A few weeks ago the Mets thought about sending Johan Santana to New York for an elbow examination. Because of a snowstorm, the Mets’ doctors came to him, and they found nothing was wrong with Santana’s elbow. He returned to pitching and is now set for his first start in 2009.
Fast forward a week or so, and Cole Hamels is now under the same light.
This is nothing new. Pitchers are examined all the time because of “soreness” or “tightness” or “something just doesn’t feel right.” Hamels hasn’t quite pitched his regular repertoire, and this revelation justifies that detail. There’s something wrong. There’s a kink in the armor. But it’s certainly nothing new.
And it’s probably nothing about which to be frightened. What’s the worst-case scenario? That doctors find something much worse and recommend reconstructive elbow surgery (Tommy John). But that scenario seems unlikely. What’s the best scenario? That the doctors see nothing that would justify an MRI, Hamels returns to Florida and tracks himself for opening night.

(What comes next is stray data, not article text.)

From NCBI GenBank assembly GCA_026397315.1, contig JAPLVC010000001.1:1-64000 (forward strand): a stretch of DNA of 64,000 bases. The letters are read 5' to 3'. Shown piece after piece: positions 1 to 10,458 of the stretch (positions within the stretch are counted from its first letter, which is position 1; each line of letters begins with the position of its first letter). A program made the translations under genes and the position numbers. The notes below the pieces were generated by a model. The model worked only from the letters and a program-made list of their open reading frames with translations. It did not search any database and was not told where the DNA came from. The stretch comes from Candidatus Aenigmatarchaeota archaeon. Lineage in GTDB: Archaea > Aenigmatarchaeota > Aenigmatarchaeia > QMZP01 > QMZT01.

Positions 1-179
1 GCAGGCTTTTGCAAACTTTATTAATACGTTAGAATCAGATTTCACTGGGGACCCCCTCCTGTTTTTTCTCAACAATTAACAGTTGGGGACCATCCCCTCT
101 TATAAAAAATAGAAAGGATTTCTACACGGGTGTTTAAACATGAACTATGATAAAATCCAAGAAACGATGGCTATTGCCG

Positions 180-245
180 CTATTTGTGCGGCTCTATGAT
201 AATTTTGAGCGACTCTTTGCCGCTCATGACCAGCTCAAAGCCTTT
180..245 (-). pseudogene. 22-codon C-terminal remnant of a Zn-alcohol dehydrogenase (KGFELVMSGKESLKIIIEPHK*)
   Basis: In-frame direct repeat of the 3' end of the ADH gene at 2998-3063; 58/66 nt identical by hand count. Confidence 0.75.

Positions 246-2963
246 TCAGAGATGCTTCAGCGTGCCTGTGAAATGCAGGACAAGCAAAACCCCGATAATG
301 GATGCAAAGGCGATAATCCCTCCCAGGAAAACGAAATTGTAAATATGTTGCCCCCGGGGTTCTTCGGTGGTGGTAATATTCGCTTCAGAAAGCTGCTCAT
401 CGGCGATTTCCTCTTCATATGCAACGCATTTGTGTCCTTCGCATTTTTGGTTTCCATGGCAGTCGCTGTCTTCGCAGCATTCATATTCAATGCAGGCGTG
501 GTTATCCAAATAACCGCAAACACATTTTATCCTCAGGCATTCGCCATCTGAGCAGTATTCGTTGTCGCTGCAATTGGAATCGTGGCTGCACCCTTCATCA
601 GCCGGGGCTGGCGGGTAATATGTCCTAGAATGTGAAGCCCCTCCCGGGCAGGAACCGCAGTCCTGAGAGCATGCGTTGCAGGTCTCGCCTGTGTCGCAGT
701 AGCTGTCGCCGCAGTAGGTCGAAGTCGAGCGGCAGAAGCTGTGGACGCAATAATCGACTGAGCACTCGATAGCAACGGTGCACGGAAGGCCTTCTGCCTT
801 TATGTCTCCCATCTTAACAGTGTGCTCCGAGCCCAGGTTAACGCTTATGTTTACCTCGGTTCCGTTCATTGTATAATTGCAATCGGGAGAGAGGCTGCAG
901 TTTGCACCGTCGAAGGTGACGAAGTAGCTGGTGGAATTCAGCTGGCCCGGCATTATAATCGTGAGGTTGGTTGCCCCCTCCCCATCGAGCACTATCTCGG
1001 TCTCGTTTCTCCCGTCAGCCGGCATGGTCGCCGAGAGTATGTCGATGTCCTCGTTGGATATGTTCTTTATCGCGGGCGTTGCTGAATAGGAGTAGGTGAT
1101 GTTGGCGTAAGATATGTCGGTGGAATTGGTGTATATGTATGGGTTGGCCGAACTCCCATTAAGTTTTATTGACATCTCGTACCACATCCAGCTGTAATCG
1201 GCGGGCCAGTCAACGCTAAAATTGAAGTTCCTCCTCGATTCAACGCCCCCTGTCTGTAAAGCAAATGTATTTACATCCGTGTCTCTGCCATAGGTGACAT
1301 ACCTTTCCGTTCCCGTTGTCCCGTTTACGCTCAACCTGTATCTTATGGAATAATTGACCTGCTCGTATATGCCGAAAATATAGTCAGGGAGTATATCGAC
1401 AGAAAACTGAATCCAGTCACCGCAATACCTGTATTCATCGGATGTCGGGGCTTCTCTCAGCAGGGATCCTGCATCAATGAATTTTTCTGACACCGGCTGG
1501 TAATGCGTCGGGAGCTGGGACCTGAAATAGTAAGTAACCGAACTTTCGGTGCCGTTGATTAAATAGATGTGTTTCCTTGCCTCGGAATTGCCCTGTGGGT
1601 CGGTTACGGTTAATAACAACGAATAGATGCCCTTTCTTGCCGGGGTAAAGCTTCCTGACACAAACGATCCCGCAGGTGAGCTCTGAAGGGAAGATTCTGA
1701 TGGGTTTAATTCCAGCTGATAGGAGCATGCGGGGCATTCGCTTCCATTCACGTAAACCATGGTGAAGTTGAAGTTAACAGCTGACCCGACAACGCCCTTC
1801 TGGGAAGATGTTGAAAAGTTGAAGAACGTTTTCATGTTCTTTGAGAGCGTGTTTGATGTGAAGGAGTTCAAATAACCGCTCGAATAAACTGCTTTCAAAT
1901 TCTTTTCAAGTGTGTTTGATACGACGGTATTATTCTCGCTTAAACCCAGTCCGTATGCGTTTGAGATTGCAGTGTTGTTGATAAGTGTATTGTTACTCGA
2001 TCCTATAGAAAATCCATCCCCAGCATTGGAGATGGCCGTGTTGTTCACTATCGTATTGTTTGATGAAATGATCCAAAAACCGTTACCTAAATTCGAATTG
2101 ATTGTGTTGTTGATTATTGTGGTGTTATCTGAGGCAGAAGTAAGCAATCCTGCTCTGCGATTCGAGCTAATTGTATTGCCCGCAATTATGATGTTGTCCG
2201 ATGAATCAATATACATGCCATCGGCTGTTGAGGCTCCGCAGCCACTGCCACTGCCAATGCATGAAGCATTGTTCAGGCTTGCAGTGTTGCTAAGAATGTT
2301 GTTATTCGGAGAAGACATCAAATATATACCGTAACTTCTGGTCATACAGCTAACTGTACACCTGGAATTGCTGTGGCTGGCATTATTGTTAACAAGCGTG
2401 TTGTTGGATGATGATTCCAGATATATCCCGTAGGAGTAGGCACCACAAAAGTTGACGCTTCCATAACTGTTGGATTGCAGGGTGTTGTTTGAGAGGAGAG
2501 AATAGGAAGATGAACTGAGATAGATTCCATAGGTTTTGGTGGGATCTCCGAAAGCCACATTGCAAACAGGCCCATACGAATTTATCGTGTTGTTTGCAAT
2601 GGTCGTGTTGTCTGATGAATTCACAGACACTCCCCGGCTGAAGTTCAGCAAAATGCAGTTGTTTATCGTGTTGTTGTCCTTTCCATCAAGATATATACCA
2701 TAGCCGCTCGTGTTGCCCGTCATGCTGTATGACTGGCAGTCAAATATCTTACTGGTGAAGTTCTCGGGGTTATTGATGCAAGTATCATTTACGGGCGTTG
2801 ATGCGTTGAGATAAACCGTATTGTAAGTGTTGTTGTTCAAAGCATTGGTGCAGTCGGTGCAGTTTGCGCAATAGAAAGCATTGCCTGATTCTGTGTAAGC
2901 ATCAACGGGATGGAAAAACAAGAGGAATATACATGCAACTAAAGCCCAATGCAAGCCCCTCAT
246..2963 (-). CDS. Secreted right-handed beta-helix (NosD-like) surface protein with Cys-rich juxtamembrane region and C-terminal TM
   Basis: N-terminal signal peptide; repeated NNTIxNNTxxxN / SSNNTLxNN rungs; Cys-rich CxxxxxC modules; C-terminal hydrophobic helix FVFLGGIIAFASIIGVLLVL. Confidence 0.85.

What’s the likely scenario? Probably a precautionary MRI. Then a precautionary rest. Then precautionary sessions. A precautionary push back to the start of his season. Precaution, precaution, precaution.
It’s March 16 and no way would the Phillies want to exhaust their ace already. Last season was trying for Hamels, as he threw more than 270 innings between the regular season and postseason. Add spring numbers and he threw for more than 300 innings. Now, factor that into a left-handed youngster with injury history whose numbers rapidly increased by season, and there is certainly reason to take every “soreness,” every “tightness” and every “something just doesn’t feel right” with precaution. To wit, this is the reason there won’t be a Tommy John surgery.
Hamels should be fine, General Manager Ruben Amaro Jr. said. Most in the front office agree, and think sending Hamels to Philadelphia is just to keep him entrenched in reality. And if Hamels has to sit for a week or a few, the Phils have a sound rotation for a while — JA Happ and Chan Ho Park are pitching the best baseball for the Phils this spring; giving them both rotation spots to start wouldn’t be such a bad thing. And letting Brett Myers take the reins as ace for a few weeks also would help his psyche.
In all, the Phillies are prepared for these things.
That’s why they make precautionary measures. Like this one.